That’s not true at my institution – for a start, we’re a conservatoire, so whether you “do research” or are an expert practitioner and perhaps don’t consider your practice as research, much of the work is practice-based in any case.  And secondly – we wouldn’t be studying for PGCerts if we didn’t think teaching was important!

I’m a bit atypical in being a musicologist, and although I like to get my research performed, my research isn’t actually in performance or composition.  I’m also atypical (oh, I love being a nonconformist!) in studying for a PGCert with the aim of improving my teaching for the librarianship side of my work first and foremost. My research takes place on one day a week, and any spare home time I can fling at it, but I only get rare opportunities to teach my research interest.

But what I can say is that I much prefer to speak to groups small enough to be able to converse with students rather than lecture them.  And if I’m teaching how to use e-resources, or bibliographic /referencing skills, it’s infinitely easier with a group or even a single student.  You can’t converse in a lecture, and my minor hearing impairment makes it even more difficult.  (Why would I pose a question to people at the back of a lecture theatre, when I probably couldn’t hear their reply?!)

When a Tweet Provokes Thought

I’ve just found this tweet in my feed, and it set me thinking.  The person who posted it (Cristina Costa, at the University of Strathclyde) has been at a Scottish information literacy event.  I was aware of it through following Twitter, but didn’t hear about it in time to consider attending.

The image attached is a circle divided into four quadrants:-

  • Develop Skills – Educators, Skills and Confidence
  • Improve Access – Learners,  Access [??]
  • Empower – Leaders, Drive Innovation
  • Enhance – Curriculum and Assessment

So, in my rather unique position as simultaneously academic librarian, postdoc researcher and PGCert student, where do I fit in?  Today, I was talking to third year undergraduates about online resources, referencing and bibliographic referencing software.  We didn’t go into any details about how exactly RefMe,  Mendeley or Zotero work – in an hour to cover all the above, it was enough to mention that they all do roughly the same thing, and are worth considering.  In a sense, it was ME developing my skills as an educator (1), at the same time as I was improving the learners’ access (2) by informing them about what was available and how best to exploit it.

Their regular course-leader was sharing the seminar with me, so I like to think that sharing knowledge about the library’s online resource provision was empowering my colleague (3), whether by providing reminders about facilities or imparting new knowledge.  That, naturally enough, would (hopefully!) enhance the curriculum (4), and the assessment of student projects will in due course also demonstrate just how much they used the information we had given them (4 again).  However, I am not involved in the final assessments, so on this occasion I just have to hope that what I shared will prove worthwhile.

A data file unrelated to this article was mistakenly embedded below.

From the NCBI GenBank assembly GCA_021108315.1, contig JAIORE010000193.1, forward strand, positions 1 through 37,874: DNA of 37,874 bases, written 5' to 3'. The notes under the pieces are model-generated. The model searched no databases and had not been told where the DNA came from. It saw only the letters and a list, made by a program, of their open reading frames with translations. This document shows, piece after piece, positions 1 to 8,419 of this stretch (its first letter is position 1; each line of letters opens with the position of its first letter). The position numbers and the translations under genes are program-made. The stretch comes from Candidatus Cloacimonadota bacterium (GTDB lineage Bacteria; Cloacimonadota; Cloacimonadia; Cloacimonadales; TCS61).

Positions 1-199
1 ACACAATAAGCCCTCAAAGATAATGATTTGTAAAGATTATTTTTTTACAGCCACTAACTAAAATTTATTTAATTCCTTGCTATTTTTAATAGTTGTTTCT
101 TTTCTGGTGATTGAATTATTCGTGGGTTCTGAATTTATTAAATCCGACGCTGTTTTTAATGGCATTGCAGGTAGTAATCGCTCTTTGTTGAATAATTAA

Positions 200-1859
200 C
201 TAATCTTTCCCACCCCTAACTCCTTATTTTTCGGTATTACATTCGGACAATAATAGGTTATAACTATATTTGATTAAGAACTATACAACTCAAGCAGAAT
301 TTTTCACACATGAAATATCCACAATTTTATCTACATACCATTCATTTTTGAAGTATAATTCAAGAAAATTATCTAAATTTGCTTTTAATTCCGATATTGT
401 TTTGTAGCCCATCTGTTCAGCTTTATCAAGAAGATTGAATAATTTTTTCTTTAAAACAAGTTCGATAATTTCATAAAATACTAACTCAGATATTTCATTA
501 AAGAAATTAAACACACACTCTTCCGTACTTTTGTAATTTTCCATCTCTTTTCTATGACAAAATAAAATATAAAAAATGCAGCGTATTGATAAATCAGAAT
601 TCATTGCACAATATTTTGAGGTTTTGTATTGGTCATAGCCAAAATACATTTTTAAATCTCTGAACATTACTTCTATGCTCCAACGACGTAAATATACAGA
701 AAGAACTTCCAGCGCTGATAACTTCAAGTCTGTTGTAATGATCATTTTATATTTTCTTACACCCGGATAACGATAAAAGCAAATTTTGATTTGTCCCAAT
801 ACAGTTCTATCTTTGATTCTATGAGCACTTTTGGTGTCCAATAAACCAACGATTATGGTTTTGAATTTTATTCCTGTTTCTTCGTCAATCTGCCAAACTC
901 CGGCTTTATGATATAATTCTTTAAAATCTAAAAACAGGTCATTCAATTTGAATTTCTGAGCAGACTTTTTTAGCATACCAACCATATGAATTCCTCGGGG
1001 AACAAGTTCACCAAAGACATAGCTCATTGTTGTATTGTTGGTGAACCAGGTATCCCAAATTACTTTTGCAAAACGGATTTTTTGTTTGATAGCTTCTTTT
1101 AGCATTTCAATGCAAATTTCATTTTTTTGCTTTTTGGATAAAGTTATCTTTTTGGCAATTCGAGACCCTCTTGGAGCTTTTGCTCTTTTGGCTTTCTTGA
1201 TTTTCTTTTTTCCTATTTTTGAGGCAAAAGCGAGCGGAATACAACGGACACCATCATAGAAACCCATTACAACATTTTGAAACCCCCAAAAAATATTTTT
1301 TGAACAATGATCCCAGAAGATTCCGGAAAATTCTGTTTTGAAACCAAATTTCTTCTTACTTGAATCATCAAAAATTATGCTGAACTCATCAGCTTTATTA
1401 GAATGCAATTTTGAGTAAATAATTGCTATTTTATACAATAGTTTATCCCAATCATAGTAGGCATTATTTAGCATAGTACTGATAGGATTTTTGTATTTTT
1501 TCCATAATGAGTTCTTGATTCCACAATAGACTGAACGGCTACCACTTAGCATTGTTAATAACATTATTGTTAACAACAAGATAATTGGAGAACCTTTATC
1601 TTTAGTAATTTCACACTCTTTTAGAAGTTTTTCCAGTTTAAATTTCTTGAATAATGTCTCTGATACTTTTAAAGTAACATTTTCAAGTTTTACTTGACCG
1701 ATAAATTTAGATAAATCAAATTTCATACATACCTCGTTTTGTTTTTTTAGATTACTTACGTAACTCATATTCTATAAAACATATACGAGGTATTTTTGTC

AN ASIDE, ABOUT REFME

On the subject of RefMe, I should mention that although we looked into the institutional, enhanced version, the cost was too high, so students will have to make do with individual free access.  RefMe does have impressive capabilities, and is easy to use.  I haven’t embraced it fully myself, because really, one needs only one bibliographic referencing tool, and I have Mendeley on every single device I ever use.

However, I downloaded RefMe to my android phone earlier this week.  I wanted at least to be able to demonstrate it to students.  Disappointingly, it wouldn’t scan ISBNs, wouldn’t retrieve details of books that I was pretty sure should have been retrieved, and although I’ve emailed the RefMe helpdesk, they haven’t responded yet.  I hope there will be an easy, obvious answer, because I hesitate to recommend it to students if there’s an android glitch that isn’t being talked about.  Meanwhile, I’ve uninstalled it, and await a reply!  I’ve also tweeted a query. No reply to that, either.

I downloaded a research paper about RefMe, a couple of months ago. Sat down to read it properly just now, and – well, yes, I had already added it to my Mendeley bibliography. (Shh, don’t tell RefMe!)  But it’s impressive, it really is.  The accuracy rate is hugely better than asking students to do their referencing manually using sample templates.  Here’s the report.

Hakim, Yaz El et al, 2016, The impact of RefME on the student experience. Online. https://cdn2.hubspot.net/hubfs/719144/Time_Saver_Whitepaper.pdf (Accessed 2016.11.20)

 

 

But I’m still waiting for my reply as to why I can’t scan barcodes or search for items on my Android. So I’m still wondering whether I ought to recommend it to Android users!  Frustrating.